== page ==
Group Editor Marty Kauchak provides insights from Spirit Airlines and LATAM Airlines Group on a well-trained organization supporting a passenger’s journey – from ticket purchase through destination arrival.

A number of airlines around the globe find themselves flush with record profits and committing billions of dollars to improve their own businesses. Not lost in the flurry of activities to build and expand routes, and strengthen airlines’ standing in their markets is an underlying commitment to heighten customer satisfaction. Spirit Airlines and LATAM Airlines Group shared unique perspectives with the author on their efforts to gain customers and then retain them as dedicated, repeat passengers.

Basics and Beyond While the dust settles on recent, high profile mergers and acquisitions, airlines continue to raise their profile and vigorously compete for passenger shares in the domestic and overseas markets. At the end of the day, airlines must be able to educate the expanding flying customer base about their brands – an intriguing challenge and opportunity according to Paul Berry, a spokesman for Spirit Airlines.

From Berry’s perspective, at the core of this challenge is to close any knowledge gaps between the customer who is educated and understands how Spirit is different from other airlines, and the prospective passenger who has the misperception that all airlines are the same. “When a customer books their flight on we go to great lengths to educate them how we are different and that difference saves them a lot of money on air travel. Our customer satisfaction rate for people who book directly on is very good. However, if a first time customer books a Spirit flight on a third party travel agent site, they love us because our fares are usually the lowest on the list – but they don’t receive the important information that helps them understand how we keep those fares so low, and that we do things differently.”

For instance some passengers get to the airport and assume that Spirit’s process and policies are the same as other airlines they’ve flown – they are surprised and upset that they didn’t know the airline charges extra for bags. Berry added, “Educating our customers who don’t book on before they reach the airport is a constant challenge. We do not want to surprise someone when they don’t know about our carry-on program or that we charge for snacks on board, however our team members are trained to provide options and courteous service.”

Berry also pointed to the imperative of organization-wide training – which resonates in a special way with Spirit. Since the Miramar, Florida-based airline’s ultra-low cost model is not the norm in the US, it wants its customers educated and prepared ahead of their travel experience. The community media relations expert continued, “in order to achieve this objective we must first begin with educating our team members on our brand and our product. Every team member will hear examples throughout training on how to answer the more common customer questions relating to the ultra-low cost model of travel.” To emphasize this, Spirit has printed cards that it distributes to its team members which contain common customer questions and an example answer. “By providing our front-line staff with this tool, we hope to increase brand awareness and overall understanding of our general Spirit philosophy,” he added.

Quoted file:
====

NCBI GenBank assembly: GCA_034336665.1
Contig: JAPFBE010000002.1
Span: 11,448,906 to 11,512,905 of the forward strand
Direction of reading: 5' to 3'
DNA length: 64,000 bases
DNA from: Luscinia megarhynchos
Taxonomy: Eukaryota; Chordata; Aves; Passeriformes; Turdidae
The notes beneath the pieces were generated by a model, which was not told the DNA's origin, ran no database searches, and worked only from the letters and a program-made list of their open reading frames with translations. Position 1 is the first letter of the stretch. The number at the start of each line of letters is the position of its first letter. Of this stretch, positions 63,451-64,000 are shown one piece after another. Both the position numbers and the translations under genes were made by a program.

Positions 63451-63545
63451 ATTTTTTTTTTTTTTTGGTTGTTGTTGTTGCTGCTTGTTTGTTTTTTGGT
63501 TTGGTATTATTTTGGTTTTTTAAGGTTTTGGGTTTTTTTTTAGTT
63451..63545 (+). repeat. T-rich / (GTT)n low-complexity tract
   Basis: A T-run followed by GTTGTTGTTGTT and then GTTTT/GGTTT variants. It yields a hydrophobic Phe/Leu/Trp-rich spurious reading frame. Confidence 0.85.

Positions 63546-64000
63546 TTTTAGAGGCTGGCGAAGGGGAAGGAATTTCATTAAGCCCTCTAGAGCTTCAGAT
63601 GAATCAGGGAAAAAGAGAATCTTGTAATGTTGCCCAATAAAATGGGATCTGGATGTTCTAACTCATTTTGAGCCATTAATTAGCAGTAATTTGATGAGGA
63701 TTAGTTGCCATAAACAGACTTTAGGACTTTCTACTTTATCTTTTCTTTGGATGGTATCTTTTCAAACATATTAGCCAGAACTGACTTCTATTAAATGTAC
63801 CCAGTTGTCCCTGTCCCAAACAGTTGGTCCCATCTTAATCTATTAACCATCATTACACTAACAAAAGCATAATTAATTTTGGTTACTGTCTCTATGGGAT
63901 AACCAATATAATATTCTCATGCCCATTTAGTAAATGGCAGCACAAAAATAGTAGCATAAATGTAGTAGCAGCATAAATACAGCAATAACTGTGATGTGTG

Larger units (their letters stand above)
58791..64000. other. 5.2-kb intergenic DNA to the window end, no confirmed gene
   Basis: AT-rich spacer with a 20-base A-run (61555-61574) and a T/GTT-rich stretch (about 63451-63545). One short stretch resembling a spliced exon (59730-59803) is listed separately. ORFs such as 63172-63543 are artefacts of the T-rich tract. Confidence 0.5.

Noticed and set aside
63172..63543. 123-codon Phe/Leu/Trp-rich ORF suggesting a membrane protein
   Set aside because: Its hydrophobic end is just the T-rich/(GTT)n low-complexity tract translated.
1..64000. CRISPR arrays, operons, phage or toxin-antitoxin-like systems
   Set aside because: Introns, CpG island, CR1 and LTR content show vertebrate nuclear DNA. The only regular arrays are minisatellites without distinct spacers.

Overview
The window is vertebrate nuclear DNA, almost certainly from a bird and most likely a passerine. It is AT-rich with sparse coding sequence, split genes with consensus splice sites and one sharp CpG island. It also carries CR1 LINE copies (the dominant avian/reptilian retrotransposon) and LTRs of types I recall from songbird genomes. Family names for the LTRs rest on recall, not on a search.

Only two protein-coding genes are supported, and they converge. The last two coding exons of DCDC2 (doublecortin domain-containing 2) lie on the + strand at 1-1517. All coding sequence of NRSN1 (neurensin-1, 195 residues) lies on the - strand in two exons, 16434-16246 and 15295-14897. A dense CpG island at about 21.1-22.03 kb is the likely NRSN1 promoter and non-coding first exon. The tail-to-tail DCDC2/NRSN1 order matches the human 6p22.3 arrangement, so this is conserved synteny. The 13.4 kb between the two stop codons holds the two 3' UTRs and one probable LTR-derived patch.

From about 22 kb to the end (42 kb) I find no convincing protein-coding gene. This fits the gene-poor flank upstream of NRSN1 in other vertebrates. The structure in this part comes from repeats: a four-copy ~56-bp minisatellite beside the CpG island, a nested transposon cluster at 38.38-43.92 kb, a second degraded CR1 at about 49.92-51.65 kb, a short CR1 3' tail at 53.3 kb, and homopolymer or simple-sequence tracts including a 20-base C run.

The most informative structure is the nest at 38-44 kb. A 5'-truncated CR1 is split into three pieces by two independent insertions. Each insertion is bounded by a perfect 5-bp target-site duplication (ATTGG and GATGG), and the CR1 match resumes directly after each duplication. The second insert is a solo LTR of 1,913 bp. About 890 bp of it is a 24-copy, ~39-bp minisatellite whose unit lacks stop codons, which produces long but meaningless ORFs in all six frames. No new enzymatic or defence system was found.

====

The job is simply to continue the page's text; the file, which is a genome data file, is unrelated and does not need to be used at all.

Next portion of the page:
As significant, every team member receives customer service training, which focuses on Spirit’s unique brand and philosophy. A critical portion of this training is empowering the Spirit organization’s team members to express their own personality, within reasonable margins. “We find that when our team members can be themselves, the fun, friendly, relaxed ethos that have become pillars of our corporate identity, are more clearly expressed and subsequently they are received with increased credibility by our customers,” Berry noted and continued, “This means that all of our customer service agents, flight attendants and pilots are encouraged to be genuine during their announcements and interactions with our customers. This has led to many notable interactions, including a singing safety demonstration and many ‘Spirited’ announcements – pun intended.”

Bolstering the In-Flight Experience Agustín Buenaño, the In-Flight Service vice president at LATAM Airlines Group, reminded CAT that once the satisfied, prospective passenger completes the boarding process, a professional cadre of cabin crews then allows the passenger to satisfactorily continue the main part of the travel experience.

To meet these latter expectations, LATAM Airlines Group’s training continuum for its cabin crews starts with its two-month, Initial Course for all crew members who join the company. The content allows aspiring cabin crew members to learn all aeronautical safety procedures, receive extensive specialized on-board service training and train on the specific aircraft they will operate. “This course is part of the initial admissions process for LATAM Airlines Group crew members and helps define the most qualified candidates to join the company,” Buenaño added.

The carrier’s expanding training portfolio also includes the Promotion Course – Specialist Crew, for crew members in charge of the in-flight service in the airline’s Premium Business Class on wide body, long-haul aircraft as well as recurrent training courses. For this latter effort the nearly 10,000 LATAM Airlines Group cabin crew members complete ‘recycling’ courses in both procedures and safety standards, and service standards.

The airline’s additional cabin crew learning programs are highlighted below.

Technology Insertion Spirit and LATAM Airlines Group use technology to enhance their curricula’s training content.

Berry remarked that as an organization, Spirit finds that its training is most effective when it incorporates a blended approach that includes a sampling of distance learning, simulation techniques and traditional classroom lecture. “With regards to our customer service programs, we find that teaching the theory of good customer service along with effective simulation scenarios will ultimately provide the most effective training outcome for us.”